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How can I obtain the IP address of a Brute Force attacker on my network?

Last response: in Business Computing
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May 23, 2013 10:41:40 AM

Hello All,

I work for a small managed service provider and have been in the IT field for about one year so I am admittedly still a bit wet behind the ears. I noticed the other day that there have been a very large ammount of failed attempts to login using different user names such as root, admin, administrator, etc. It is quite clear to me that this is an attempt to gain access to the server via Brute Force. The problem is the logs do not identify an IP address or even a port that I can use to block the attacker, I did however get a process ID that led me back to an executable called Inetinfo.exe, this is apparently used by IIS for debugging. Anyways, I digress, I would really like the opportunity to impress my boss by getting this issue resolved but I do not know how to gain identifiable information that I can use to block the attempts to gain access to our clients server.

P.S. I forgot to mention that the server is running MS Server 2003 as an OS. Any help would be appreciated.

Thanks!
May 23, 2013 10:54:46 AM

Even if you do find the IP address, it is probably not 'him'. He is probably using a zombie to launch the attack from. That is the IP you'd see. Some poor schmo that doesn't know his machine is compromised.
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May 23, 2013 11:04:00 AM

USAFRet said:
Even if you do find the IP address, it is probably not 'him'. He is probably using a zombie to launch the attack from. That is the IP you'd see. Some poor schmo that doesn't know his machine is compromised.


I suppose that does make sense..HMMM I was hoping to avoid locking down port 3389 because my team often works from home but it appears as though I will have to do so, thanks for the advice!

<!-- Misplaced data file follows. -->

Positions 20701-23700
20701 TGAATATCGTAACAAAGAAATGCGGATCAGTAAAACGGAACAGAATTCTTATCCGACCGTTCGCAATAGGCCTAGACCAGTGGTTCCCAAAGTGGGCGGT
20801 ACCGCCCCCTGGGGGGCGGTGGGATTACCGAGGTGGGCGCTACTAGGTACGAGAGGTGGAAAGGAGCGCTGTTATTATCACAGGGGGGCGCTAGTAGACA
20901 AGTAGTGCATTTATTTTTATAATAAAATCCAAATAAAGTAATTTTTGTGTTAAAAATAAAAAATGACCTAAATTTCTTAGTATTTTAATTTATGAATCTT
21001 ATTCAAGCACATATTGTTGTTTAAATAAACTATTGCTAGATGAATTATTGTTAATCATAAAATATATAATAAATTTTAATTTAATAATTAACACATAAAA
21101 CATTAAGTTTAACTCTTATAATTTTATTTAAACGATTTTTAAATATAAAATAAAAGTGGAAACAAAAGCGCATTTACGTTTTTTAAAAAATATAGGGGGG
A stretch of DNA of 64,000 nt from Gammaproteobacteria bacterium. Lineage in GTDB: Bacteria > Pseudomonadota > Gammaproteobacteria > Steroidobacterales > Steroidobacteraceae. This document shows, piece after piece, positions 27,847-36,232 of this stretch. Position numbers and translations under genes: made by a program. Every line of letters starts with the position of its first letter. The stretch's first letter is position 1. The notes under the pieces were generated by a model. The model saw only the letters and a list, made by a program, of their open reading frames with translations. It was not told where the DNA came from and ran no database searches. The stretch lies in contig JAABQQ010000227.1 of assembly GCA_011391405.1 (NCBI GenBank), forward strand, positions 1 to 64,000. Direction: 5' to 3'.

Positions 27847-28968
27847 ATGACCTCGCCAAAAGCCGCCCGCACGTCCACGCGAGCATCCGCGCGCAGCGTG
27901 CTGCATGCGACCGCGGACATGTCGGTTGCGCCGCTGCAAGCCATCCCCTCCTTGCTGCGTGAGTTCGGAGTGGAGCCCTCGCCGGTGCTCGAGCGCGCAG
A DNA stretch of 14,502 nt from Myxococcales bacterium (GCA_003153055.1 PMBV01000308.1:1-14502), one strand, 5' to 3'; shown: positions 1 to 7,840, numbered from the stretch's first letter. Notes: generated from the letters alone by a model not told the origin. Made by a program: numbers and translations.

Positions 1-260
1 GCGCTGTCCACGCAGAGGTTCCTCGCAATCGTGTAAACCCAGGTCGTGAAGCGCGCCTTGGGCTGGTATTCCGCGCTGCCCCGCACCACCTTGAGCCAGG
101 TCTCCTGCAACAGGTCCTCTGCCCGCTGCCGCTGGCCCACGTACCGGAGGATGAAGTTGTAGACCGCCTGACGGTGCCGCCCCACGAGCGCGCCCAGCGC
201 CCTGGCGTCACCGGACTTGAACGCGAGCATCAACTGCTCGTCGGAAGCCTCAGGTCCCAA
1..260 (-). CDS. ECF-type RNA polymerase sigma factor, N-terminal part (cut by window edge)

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June 7, 2013 6:14:26 AM

Your best solution is to set up a VPN connection for your remote users. Once VPN is authenticated, then they can authenticate again with RDP to the machine.
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July 21, 2013 6:56:00 PM

If you don't need RDP, turn the service off and block the port at the firewall. If you need the service, try changing ports.

All of my servers which have RDP enabled see people try brute force logins quite frequently. No one ever gets in, it's funny to see them try. This is VERY COMMON on the internet. Just create a strong password and you should be fine.
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July 21, 2013 9:11:48 PM

All of the above are pretty good points to bring up. All in all, finding the IP address that is sending the brute force attack might not actually find the source, so it might not be worth your time to try and track back. It would be good, though, to find the IP address and see if it is changing regularly (dynamic IP) and see if it is linked to any of the major Proxy services out there or if there is any information you can gather by that IP (such as the ISP.) However, it's mainly just for your own documentation.

There are a couple ways of solving this. One method would be to change the standard ports that you need to other non-standard ports and use PAT (Port Address Translation) to get those open ports to the right internal ports. The other option is to set up an encrypted secure VPN for remote users. This is a more secure option, but requires some more work to set up and of course you have to be sure your hardware and software supports it. It would be recommended, though, that you start off by moving the external port for Terminal Services to something else and set up PAT in your router and firewall. Then, work on setting up what you need for encrypted VPN.
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